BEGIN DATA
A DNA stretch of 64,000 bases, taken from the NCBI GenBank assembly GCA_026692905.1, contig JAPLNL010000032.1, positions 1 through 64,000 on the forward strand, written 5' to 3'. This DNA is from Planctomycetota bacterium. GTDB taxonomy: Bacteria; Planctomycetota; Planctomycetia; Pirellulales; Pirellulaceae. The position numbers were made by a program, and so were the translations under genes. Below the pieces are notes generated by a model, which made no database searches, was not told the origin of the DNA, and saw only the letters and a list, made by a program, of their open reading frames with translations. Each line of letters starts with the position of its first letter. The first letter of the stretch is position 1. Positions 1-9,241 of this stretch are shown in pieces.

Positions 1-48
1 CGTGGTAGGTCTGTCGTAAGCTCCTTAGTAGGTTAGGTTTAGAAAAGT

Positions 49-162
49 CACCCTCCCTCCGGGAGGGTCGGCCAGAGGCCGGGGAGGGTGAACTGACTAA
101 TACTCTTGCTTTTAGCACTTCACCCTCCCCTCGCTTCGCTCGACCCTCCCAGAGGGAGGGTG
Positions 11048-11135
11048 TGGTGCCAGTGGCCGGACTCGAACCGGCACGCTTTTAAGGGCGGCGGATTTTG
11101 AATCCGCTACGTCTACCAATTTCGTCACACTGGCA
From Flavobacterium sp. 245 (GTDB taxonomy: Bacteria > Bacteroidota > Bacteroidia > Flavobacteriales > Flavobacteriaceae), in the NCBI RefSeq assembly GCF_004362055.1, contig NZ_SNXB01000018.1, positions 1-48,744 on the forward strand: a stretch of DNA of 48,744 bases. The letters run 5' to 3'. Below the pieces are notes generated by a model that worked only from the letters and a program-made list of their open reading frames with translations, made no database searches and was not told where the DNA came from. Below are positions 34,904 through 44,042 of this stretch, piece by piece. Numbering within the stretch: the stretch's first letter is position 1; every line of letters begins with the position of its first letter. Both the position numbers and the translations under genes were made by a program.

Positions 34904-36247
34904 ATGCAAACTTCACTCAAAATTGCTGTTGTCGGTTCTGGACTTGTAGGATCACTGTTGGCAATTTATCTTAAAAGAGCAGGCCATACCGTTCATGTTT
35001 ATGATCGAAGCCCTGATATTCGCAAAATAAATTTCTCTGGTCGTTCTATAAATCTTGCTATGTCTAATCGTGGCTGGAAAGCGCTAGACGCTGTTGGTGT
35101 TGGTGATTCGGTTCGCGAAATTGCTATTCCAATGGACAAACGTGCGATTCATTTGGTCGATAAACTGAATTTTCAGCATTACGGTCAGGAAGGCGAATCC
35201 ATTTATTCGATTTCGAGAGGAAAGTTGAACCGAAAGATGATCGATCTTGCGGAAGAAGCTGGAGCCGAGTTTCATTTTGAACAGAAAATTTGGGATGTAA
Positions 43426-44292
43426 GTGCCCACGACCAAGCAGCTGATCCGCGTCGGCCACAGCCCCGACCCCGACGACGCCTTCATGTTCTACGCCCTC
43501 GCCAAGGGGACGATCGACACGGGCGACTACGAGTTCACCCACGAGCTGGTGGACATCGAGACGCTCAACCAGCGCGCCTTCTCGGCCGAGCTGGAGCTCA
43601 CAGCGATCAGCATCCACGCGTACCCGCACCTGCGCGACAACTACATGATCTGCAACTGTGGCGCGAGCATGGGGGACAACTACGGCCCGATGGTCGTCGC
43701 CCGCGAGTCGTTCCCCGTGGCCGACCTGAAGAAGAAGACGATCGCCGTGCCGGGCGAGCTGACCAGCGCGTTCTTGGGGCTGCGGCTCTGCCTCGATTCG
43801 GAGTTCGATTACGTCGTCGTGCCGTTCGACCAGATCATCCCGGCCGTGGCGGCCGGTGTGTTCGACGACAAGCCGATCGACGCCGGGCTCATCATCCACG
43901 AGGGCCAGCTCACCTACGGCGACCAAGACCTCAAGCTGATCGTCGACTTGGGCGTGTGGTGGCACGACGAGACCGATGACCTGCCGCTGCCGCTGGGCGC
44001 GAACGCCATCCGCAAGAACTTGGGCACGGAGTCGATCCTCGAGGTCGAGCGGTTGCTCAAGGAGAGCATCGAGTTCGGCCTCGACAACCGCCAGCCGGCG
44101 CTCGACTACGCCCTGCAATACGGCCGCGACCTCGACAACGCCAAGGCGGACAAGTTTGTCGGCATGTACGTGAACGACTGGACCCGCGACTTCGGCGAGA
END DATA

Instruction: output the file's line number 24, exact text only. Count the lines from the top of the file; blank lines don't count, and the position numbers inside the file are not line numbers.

44101 CTCGACTACGCCCTGCAATACGGCCGCGACCTCGACAACGCCAAGGCGGACAAGTTTGTCGGCATGTACGTGAACGACTGGACCCGCGACTTCGGCGAGA